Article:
Al Qa'qaa

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A U.S. government aerial photo of munitions bunkers at Al Qa'qaa, 17 March 2003

The Al Qa'qaa' State Establishment (Arabic: القعقاعal-Qa’qā’; also Romanized al Qa Qaa, al Qa'qa) was a massive weapons facility 48 kilometres south of Baghdad. It is near to the towns of Yusifiyah and Iskandariya at the geographic coordinates 33°0′54″N 44°13′12″E / 33.01500°N 44.22000°E / 33.01500; 44.22000. Covering an area of over 28 km², the site comprises 116 separate factories and over 1,100 structures of various kinds. It is now disused and many of the buildings have been destroyed by bombing, looting and accidental explosions. In October 2004, the facility became the centre of international attention after a UN agency reported hundreds of tonnes of stored explosives "missing" (see Al Qa'qaa high explosives controversy).

Origins of Al Qa'qaa[edit]

Al Qa'qaa was built in the 1970s with most of the equipment coming from Germany and Yugoslavia. It was completed in 1981, just in time to meet the demands of the Iran–Iraq War. Under the regime of Saddam Hussein the facility was a key agency of the Iraqi Ministry of Industry and Military Industrialization. It included plants for producing solid-propellant rockets and ammunition. The complex also included factories producing steel, aluminum, and centrifuges. It was Iraq's principal production facility for specialist explosives, notably RDX and HDX.

The facility was named after a distinguished soldier in the army of the 7th century Caliph Umar ibn al-Khattab, of whom it was said "the voice of Al Qa'qaa in an army is better than one thousand fighters." By analogy, as Saddam Hussein explained in a visit on May 23, 2001, the workers at Al Qa'qaa were equivalent to a far greater number of their enemies:

"Every Iraqi works in the same way Caliph Umar Ibn-al-Khattab used to work with when the commander, who led the Muslims' army on Iraq's front, to back him with several thousands of fighters. So, he sent him four fighters only, including Al-Qa'qaa. He considered each one of these fighters equal to 1,000 fighters. Had the Iraqis not worked in this way and with spirit now, they would not have achieved, with this small number, what was not achieved by others who outnumber them."[1]

Al Qa'qaa and Iraq's weapons of mass destruction[edit]

The Al Qa'qaa plant was heavily involved in Iraq's clandestine program to produce weapons of mass destruction, with its workers' expertise in explosives being used to develop explosive lenses for nuclear weapons. Iraq's program suffered serious setbacks due to the Israeli destruction of the experimental reactor at Osirak in June 1981 and a massive accidental explosion at Al Qa'Qaa in August 1989, which severely damaged the plant and was heard hundreds of miles away. British-Iraqi journalist Farzad Bazoft attempted to investigate the incident by disguising himself as a medical technician in order to infiltrate Al Qa'qaa. However, he was caught and executed on charges related to his visit.

In March 1990, customs officials at Heathrow Airport in London seized a case of military electrical capacitors - key components of triggers for explosive lenses - which was bound for Al Qa'qaa. The United States subsequently charged five people and two British companies with violations of export regulations.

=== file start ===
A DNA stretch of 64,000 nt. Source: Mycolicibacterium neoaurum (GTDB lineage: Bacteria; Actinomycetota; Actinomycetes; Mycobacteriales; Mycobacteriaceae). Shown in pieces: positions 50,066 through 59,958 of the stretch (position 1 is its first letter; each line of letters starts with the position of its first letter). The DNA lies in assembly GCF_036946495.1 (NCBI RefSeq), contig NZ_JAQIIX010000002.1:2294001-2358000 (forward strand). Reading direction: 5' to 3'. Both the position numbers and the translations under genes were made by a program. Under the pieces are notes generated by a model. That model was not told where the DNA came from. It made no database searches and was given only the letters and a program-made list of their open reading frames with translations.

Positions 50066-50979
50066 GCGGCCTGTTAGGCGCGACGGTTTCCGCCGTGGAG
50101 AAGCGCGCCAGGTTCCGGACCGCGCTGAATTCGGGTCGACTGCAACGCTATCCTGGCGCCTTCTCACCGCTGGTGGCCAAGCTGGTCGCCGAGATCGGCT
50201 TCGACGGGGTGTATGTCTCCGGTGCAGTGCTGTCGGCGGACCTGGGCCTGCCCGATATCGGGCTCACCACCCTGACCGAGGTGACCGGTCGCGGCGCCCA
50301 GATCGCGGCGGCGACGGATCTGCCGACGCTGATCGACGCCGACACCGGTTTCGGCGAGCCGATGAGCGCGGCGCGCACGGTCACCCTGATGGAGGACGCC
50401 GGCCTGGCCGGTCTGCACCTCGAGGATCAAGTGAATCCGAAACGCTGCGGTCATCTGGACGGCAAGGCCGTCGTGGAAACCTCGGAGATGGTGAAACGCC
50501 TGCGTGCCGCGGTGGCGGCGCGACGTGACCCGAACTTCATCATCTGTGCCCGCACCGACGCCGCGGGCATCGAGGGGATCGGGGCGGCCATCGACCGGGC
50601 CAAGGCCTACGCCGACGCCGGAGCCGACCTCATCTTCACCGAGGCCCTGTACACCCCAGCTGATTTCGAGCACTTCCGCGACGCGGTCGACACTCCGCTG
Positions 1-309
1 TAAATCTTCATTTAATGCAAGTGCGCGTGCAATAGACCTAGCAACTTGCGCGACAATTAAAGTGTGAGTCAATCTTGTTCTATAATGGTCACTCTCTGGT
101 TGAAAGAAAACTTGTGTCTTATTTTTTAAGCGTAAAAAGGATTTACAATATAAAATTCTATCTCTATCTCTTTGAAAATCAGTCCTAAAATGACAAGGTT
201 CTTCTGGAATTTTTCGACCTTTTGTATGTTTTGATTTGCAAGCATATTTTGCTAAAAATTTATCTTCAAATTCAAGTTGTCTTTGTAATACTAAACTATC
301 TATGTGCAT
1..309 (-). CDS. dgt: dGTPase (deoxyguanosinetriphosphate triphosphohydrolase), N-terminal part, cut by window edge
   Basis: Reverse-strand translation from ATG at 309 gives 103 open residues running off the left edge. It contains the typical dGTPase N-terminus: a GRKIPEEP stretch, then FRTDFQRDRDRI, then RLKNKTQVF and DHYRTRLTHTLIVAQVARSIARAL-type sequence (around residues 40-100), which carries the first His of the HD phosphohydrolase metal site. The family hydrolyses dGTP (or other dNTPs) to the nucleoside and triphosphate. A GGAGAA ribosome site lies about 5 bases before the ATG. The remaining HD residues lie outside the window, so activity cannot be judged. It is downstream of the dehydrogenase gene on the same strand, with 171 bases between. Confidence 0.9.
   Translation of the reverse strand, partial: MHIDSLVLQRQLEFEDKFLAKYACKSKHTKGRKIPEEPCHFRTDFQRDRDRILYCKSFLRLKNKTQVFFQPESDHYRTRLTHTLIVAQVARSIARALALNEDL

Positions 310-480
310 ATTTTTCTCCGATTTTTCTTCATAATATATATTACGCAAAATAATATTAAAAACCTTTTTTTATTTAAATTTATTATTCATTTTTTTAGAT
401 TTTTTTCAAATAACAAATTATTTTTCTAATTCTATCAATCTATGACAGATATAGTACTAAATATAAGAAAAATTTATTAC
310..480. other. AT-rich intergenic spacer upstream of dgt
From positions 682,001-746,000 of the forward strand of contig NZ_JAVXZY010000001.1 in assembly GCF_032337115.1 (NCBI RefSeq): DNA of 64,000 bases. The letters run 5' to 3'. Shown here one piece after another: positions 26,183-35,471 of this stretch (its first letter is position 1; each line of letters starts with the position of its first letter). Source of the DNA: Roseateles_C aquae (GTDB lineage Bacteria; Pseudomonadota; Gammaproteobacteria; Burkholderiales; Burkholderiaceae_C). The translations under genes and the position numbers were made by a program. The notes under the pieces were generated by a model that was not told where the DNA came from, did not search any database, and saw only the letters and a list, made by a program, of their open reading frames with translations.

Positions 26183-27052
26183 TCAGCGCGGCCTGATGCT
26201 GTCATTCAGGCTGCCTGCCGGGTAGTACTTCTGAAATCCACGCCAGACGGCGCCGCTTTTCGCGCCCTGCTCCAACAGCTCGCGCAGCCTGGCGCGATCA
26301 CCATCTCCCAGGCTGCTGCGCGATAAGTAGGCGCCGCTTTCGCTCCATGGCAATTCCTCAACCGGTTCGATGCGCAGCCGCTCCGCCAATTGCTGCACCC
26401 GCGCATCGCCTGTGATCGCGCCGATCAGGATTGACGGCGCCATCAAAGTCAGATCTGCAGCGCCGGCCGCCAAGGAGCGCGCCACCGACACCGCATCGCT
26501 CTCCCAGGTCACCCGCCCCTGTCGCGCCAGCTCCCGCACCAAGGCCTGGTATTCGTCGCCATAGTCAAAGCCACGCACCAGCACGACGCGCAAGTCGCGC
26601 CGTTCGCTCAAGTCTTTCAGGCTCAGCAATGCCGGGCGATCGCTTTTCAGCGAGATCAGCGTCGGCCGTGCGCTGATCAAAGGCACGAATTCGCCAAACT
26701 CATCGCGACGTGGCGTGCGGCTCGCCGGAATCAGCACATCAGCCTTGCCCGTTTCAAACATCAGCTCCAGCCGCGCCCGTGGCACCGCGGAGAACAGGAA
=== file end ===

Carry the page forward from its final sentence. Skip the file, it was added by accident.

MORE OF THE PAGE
During the 1991 Gulf War the facility was severely damaged by bombing. After the war, the UN weapons inspectors UNSCOM further destroyed and sealed weapons and facilities at the base. However, part of the base was rebuilt and attracted concern from Western countries. In September 2002, the plant was named by the British Government in Iraq's Weapons of Mass Destruction (the "September Dossier") as being the site of a rebuilt phosgene production facility. Although phosgene has industrial uses in small quantities, there are no legitimate nonmilitary uses for such large scale production, and it is capable of being used as a chemical weapon, as was done by Germany in World War I. The British and Americans also alleged that a large consignment of 81 mm aluminium tubes delivered to the plant were to be used as rotors in centrifuges to produce enriched uranium.

IAEA officials inspected the site at least ten times in 2002 and 2003 but discovered no weapons of mass destruction. The aluminum tubes did exist, but they were determined to be for short-range artillery rockets (which Iraq was allowed to possess). The inspectors left the country in mid-March 2003 shortly before the US-led invasion of Iraq. They sealed the bunkers where explosives were stored, but were not permitted to return after the United States took control.

The Al Qa'qaa high explosives controversy is over the question of when the IAEA-sealed explosives were removed from their bunkers; whether it happened before, during or after the invasion of Iraq.

List of facilities at al-Qa'qaa[edit]

  • Qa Qaa Stores (former location of HMX explosives)
  • Aqql Mamoun (missile production)
  • Sumood Explosives Plant
  • AWADAAl Qaid Warhead-Filling Factory
  • Static Test Stands
  • Research and Development Centre
  • Latifiyah Explosives and Ammunition Plant
  • Latifiyah Phosgene and solid propellant production facility
  • Latifiyah Missile and Rocket facility
  • Sulfuric Acid plant
  • Nitric Acid Factory

See also[edit]


  1. ^ Republic of Iraq Radio, Baghdad, May 23, 2001

External links[edit]